In the last two years, Mylan (MYL) is down almost 15% and has dramatically underperformed the S&P 500. I think the stock will continue to underperform.
Back in February, MYL announced it would buy Meda, a Swedish pharmaceutical company, for $9.9 billion or 4.3x revenue in a cash-stock deal. Meda has a mix of branded, generic and over-the-counter products that are sold in 150 countries. In the last full year of operations, Meda had revenue of $2.3 billion and was growing top-line revenue about 3%.
Meda is a good fit with Mylan. Meda has strength in dermatology, pain management and respiratory treatments. Within four years, Mylan believes it can cut $350 million in costs from the merged company. Management said it believes the deal will help get MYL to its goal of at least $6 per share in earnings by 2018. To finance the transaction, Mylan borrowed $7 billion, issued $1.4 billion in shares and assumed $2.8 billion of Meda's debt.
On Aug. 9, Mylan reported second-quarter earnings of $1.16 per share, $0.03 ahead of the consensus estimate. Revenue rose 8% to $2.56 billion, right in line with the consensus Wall Street estimate. Generic sales rose 4% to $2.14 billion, while the specialty sector saw sales increase 33% to $402.5 million. The increase was the result of higher unit volumes and the realization of higher prices related to sales of the EpiPen auto injector.
EpiPen is Mylan's biggest-selling product and will likely account for 13% of revenue and about 20% of the company's profits this year. For the year, analysts think the company will earn $4.96 a share on $11.1 billion in revenue.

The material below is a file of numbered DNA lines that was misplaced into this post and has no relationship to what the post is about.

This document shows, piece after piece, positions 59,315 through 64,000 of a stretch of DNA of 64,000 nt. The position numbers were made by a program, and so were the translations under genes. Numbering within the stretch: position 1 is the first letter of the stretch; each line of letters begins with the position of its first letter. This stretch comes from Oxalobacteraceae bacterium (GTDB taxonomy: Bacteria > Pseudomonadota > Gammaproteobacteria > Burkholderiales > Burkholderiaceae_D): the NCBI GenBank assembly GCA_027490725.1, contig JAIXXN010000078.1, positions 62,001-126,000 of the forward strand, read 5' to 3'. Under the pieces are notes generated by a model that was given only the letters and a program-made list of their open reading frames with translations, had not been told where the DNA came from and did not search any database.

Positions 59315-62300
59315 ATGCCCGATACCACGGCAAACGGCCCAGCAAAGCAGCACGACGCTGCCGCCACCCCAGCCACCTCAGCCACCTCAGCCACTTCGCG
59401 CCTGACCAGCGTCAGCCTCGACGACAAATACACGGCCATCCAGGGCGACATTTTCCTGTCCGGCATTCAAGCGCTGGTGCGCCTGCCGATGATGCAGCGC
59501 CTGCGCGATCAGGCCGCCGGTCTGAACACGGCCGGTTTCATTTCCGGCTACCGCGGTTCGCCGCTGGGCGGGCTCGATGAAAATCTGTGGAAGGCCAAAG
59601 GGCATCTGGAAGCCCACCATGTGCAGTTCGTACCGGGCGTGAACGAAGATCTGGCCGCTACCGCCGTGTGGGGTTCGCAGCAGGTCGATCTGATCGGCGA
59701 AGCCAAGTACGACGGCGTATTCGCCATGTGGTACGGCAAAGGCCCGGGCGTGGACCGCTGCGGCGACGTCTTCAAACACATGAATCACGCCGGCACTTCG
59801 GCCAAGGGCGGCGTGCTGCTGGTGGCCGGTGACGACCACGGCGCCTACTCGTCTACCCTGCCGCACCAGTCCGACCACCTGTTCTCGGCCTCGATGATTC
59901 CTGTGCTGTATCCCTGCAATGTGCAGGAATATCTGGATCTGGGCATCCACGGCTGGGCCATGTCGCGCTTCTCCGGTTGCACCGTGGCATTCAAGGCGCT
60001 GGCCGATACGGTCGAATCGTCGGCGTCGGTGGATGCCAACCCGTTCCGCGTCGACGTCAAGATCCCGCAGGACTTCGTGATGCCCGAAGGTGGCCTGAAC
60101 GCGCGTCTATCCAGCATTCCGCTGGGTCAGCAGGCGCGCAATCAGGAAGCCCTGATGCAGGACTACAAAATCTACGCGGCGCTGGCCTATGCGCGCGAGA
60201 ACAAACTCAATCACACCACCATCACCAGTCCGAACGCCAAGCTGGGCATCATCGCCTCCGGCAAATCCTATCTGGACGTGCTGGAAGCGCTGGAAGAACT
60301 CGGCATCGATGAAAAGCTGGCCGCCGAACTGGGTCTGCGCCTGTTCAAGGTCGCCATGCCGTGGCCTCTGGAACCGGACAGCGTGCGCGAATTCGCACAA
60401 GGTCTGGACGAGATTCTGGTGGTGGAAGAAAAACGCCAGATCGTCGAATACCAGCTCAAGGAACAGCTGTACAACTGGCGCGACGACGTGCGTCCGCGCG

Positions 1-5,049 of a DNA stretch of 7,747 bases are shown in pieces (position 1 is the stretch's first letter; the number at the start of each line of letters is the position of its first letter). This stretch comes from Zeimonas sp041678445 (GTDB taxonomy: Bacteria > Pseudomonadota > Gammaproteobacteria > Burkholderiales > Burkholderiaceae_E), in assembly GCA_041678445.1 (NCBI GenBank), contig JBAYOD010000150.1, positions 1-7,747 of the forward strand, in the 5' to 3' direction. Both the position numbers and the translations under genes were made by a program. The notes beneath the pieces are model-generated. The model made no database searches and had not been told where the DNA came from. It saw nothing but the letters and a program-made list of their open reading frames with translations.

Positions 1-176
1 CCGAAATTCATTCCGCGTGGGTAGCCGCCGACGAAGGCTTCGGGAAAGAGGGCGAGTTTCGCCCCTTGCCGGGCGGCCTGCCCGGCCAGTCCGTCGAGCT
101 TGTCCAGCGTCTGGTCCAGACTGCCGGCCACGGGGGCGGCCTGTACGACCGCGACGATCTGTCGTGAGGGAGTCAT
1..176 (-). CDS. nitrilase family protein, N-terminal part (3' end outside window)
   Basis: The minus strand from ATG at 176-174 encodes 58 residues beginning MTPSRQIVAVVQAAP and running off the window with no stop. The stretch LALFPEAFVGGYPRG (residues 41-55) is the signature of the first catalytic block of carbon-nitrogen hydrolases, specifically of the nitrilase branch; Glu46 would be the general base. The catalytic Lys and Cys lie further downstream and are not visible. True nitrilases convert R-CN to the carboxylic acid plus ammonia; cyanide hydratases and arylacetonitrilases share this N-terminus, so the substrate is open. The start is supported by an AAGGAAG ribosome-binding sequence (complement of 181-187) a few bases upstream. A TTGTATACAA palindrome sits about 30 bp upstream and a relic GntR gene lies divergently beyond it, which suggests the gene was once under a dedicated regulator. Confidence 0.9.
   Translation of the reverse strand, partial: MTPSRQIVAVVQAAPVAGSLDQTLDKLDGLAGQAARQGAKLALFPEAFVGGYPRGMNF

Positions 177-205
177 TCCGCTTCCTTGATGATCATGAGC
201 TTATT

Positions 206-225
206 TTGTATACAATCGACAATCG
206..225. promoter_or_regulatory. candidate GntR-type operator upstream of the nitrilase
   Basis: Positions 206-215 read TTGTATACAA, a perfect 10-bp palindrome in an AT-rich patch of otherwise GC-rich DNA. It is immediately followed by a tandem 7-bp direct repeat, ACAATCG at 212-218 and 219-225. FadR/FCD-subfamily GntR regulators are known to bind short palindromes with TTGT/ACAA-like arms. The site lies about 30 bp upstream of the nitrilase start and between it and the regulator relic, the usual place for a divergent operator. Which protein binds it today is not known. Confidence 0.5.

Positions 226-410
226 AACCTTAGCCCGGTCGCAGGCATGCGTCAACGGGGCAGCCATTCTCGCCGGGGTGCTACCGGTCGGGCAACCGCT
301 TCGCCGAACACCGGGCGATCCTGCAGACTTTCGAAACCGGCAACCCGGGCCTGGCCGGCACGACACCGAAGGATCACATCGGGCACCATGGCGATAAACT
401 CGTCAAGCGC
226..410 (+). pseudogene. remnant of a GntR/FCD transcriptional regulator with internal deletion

Year to date, shares of Mylan are down 26%, mostly because of the controversy surrounding the EpiPen price hike. Trading at 8x fiscal 2016 estimates of $4.96 per share and only 7.4x 2017 estimates of $5.44, statistically the stock is cheap.
But without acquisitions and without price gouging from EpiPen, Mylan has very little growth. Sanofi's (SNY) epinephrine drug is off the market and is mired in litigation. The FDA issued a Complete Response Letter (CRL) to Teva (TEVA) , which has delayed Teva's generic product by a few months.
Mylan announced a generic EpiPen with a lower price than the branded product in order to score some political points with the public.
Given the political pressure on the FDA, Teva's generic drug will probably be approved late this year. That means Mylan might only have six to nine months of profits from the EpiPen before Teva gets on the market. Adamis Pharmaceuticals (ADMP) also has a prefilled auto injector that could be approved early next year. Impax Labs (IPXL) has Adrenaclick, but is facing supply shortages. EpiPen has a 93% market share.
While earnings are expected to rise 15-17% this year, next yea'sr earnings are likely to grow in the mid-single digit range. And that's the problem. It's hard to see how this company can grow earnings much beyond single digits.
In numbers, it looks something like this.
Revenue grows 18-19% this year (which is half over). That growth is mostly due to adding the Meda revenue. But next year, revenue growth slows (because generic EpiPens start hitting the market) and by fiscal 2018, revenue growth will probably be in the low-single digits as EpiPen is engaged in full hand-to-hand combat with generics. Earnings per share follow revenue into the single digits.
In other words, we are probably six months away from peak revenue.
I think the stock is cheap for a reason. Ironically, by raising the price of a two-pack of EpiPens to $600 from $57, Mylan may have opened the floodgates to new completion. I bet estimates will come down all next year. If I'm right, the company never gets to its $6-per-share goal by 2018.
I would avoid shares of MYL. It's too much of a shot in the dark.